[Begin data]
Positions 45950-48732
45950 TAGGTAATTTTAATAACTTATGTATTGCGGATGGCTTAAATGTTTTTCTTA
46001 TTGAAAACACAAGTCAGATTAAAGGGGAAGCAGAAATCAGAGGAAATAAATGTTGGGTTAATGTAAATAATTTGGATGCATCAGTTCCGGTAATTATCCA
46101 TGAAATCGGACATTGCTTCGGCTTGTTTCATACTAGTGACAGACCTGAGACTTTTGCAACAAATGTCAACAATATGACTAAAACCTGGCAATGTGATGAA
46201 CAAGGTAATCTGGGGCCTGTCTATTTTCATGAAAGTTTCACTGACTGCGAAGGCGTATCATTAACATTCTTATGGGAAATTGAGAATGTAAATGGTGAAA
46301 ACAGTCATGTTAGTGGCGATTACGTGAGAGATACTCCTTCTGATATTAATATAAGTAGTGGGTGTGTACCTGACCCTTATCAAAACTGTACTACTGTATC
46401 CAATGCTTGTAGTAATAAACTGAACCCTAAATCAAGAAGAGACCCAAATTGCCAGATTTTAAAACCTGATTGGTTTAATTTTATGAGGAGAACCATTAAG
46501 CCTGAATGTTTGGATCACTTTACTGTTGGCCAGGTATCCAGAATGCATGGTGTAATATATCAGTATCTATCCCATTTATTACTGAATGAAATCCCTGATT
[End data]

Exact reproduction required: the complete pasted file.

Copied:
Positions 45950-48732
45950 TAGGTAATTTTAATAACTTATGTATTGCGGATGGCTTAAATGTTTTTCTTA
46001 TTGAAAACACAAGTCAGATTAAAGGGGAAGCAGAAATCAGAGGAAATAAATGTTGGGTTAATGTAAATAATTTGGATGCATCAGTTCCGGTAATTATCCA
46101 TGAAATCGGACATTGCTTCGGCTTGTTTCATACTAGTGACAGACCTGAGACTTTTGCAACAAATGTCAACAATATGACTAAAACCTGGCAATGTGATGAA
46201 CAAGGTAATCTGGGGCCTGTCTATTTTCATGAAAGTTTCACTGACTGCGAAGGCGTATCATTAACATTCTTATGGGAAATTGAGAATGTAAATGGTGAAA
46301 ACAGTCATGTTAGTGGCGATTACGTGAGAGATACTCCTTCTGATATTAATATAAGTAGTGGGTGTGTACCTGACCCTTATCAAAACTGTACTACTGTATC
46401 CAATGCTTGTAGTAATAAACTGAACCCTAAATCAAGAAGAGACCCAAATTGCCAGATTTTAAAACCTGATTGGTTTAATTTTATGAGGAGAACCATTAAG
46501 CCTGAATGTTTGGATCACTTTACTGTTGGCCAGGTATCCAGAATGCATGGTGTAATATATCAGTATCTATCCCATTTATTACTGAATGAAATCCCTGATT